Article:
1. Hey Libby. It’s tough to say without seeing what’s in the backup files, but if you’re questioning it you should probably do a test restore. It’s a huge pain, but not as big of a pain as losing something from your site. Otherwise I’d suggest VaultPress. It’s an awesome tool and the entry level plan is only $5/month.

  3. Thanks so much for the tips! I also have a plugin installed on my blog which notifies me of any failed login attempts and automatically blocks users who try to login unsuccessfully too many times. After installing that and receiving the notifications, I definitely realized the need to be constantly backing up my site just in case a hacker were to get in!

    1. Limit Login Attempts? Great plugin if so! Yeah…seeing how many people are trying to maliciously login to your site really makes you realize that it’s the wild wild west out there. 🙂

  4. Thanks so much for this post! I have always used Updraft Plus to back up my blog, but I’m not even really sure if it works properly. And I’ve been meaning forever to set up a backup system for my computer, so I will definitely take your advice here. A question: I have Windows 8.1, but it seems that Back Up and Restore is only up til Windows 7, unless I just haven’t managed to find it on 8.1. Do you know if there are other backup programs for Windows? Thanks so much! 🙂 Lisa

      1. I was hoping to do double duty, with both hard drive and cloud backups, but I will definitely go for Crash Plan. Thanks so much for your advice!

          1. I hadn’t realized that Crash Plan also takes care of backups to external hard drives, so I got everything taken care of! Thanks!

          2. That’s right! I forgot about that feature in CrashPlan. I haven’t used it before. Thanks for the reminder.

          3. It actually worked a lot better than the cloud backup in CrashPlan, which took over 2 weeks despite having changed all the settings they suggested and writing back and forth with customer service. And there were still issues. I have now also started Vault Press! Thanks for the suggestions! I feel a whole lot safer now!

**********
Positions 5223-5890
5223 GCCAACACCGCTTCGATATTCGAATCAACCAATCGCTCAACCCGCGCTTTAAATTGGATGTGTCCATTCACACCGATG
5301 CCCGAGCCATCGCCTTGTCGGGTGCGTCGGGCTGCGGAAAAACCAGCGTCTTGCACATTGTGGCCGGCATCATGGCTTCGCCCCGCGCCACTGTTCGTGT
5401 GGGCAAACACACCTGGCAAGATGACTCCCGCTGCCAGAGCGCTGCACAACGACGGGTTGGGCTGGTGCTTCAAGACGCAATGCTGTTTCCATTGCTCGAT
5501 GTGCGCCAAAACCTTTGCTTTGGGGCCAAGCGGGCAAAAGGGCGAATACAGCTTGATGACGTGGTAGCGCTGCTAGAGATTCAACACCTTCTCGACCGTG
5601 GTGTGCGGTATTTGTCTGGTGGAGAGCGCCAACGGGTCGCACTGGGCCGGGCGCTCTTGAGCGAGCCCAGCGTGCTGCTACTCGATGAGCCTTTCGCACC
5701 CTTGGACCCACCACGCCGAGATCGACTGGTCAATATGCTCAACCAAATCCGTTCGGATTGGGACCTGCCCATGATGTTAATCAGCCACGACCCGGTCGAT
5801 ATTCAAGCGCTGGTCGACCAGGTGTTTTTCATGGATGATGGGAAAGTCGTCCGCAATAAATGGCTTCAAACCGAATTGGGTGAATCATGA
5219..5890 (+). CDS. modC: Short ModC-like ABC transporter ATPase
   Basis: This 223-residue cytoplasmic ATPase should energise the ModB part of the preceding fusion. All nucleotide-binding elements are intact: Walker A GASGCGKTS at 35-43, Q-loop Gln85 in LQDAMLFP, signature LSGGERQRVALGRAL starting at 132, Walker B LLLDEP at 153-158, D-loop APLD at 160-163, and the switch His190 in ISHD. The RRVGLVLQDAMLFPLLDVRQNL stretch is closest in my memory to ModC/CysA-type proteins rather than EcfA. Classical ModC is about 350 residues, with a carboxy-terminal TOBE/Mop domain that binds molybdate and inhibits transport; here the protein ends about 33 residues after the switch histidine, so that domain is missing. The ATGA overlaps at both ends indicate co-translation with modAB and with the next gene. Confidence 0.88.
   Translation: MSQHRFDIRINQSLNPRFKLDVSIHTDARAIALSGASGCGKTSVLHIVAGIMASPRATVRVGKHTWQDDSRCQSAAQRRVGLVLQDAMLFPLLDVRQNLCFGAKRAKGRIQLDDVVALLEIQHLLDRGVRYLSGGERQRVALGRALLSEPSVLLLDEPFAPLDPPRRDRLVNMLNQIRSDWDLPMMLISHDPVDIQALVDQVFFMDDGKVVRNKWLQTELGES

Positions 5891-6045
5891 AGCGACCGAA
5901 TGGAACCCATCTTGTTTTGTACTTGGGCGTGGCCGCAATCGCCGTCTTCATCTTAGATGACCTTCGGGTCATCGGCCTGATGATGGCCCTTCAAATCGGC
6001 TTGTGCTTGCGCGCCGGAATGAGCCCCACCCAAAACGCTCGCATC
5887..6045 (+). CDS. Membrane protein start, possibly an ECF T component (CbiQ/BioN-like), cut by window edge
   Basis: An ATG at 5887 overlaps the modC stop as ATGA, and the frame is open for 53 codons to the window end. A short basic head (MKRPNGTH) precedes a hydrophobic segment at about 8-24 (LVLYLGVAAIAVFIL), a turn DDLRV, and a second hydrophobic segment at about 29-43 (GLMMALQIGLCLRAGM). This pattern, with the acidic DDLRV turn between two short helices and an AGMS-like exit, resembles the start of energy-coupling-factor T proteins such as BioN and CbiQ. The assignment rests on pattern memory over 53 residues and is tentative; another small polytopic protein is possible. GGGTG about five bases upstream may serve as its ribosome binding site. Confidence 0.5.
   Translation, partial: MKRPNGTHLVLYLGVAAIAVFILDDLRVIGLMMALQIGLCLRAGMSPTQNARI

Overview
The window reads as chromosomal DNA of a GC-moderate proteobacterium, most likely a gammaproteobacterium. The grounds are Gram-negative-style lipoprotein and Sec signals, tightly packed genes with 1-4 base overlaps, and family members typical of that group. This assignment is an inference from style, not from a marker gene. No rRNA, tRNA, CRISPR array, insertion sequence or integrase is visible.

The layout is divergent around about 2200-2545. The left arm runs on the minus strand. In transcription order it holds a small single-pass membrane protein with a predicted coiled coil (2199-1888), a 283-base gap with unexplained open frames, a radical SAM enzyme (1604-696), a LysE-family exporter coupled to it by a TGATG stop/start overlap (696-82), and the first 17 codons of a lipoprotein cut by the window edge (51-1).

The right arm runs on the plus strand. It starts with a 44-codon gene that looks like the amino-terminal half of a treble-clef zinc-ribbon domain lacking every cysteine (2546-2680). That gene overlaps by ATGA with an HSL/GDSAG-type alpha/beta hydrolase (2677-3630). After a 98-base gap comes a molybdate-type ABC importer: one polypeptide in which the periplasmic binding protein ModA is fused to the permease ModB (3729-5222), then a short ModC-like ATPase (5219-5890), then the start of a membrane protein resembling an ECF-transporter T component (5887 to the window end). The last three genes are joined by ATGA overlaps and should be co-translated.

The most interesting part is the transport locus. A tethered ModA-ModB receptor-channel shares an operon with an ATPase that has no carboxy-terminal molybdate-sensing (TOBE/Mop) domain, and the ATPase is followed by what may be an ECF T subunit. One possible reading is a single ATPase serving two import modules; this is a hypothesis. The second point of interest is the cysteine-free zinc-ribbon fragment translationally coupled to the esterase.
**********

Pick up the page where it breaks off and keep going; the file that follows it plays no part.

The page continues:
5. Bjork, thank you for all of your help and great tips. I back up my photos and files to the cloud, but I do not backup my blog. Can you recommend a backup program for those of us on Blogger?
    Thanks so much,
    Sam

  6. Great advice to have several different backup avenues because nothing is entirely safe. I came across this
    NPR story the other day which talked about the U.S. government seizing (and taking years to release) all documents that users had stored with a specific cloud computing company. The same company had also stored some of their users’ data with another company in the Netherlands and when it could no longer pay the bills the Dutch company destroyed all files. Yikes!

    1. Interesting story! The internet is still a lot like the wild wild west (the historical one, not the Will Smith movie). The laws and rules are having trouble keeping up, which means that users can sometimes get caught in the cross fire between companies and government.

  7. I really appreciate your help and advice. I am trying to learn as much as I can before pulling the trigger on my new blog. I wish you had a pinterest button or a way to email this to someone so I could save it other than on Facebook or LinkedIn. But thank you for the opportunity to learn so much from someone who has ‘been there, done that’.

    1. Thanks for the recommendation Janie! I just implemented those suggestions. You should now be able to easily email and Pin these blogs posts from within the post.

  8. CrashPlan is AWESOME. I’ve had it for a couple months now, and it’s the BEST $5 investment I’ve EVER MADE. Thanks Bjork for recommending it!

  9. Oh my goodness, the Nerd Note! the Nerd Note! brilliant, I need more of those notes, I sometimes cannot understand what things are on the internet so I don’t know why or how I should use them. Thank you, Bjork, great stuff!
    Elizabeth.

  10. I would suggest to get a hoster that does back ups automaticly, if you get a host that doesn’t support backups you will waste money later.

  11. Hi Bjork, I’d love to know how to back up a SquareSpace food blog. Any companies you know or recommend?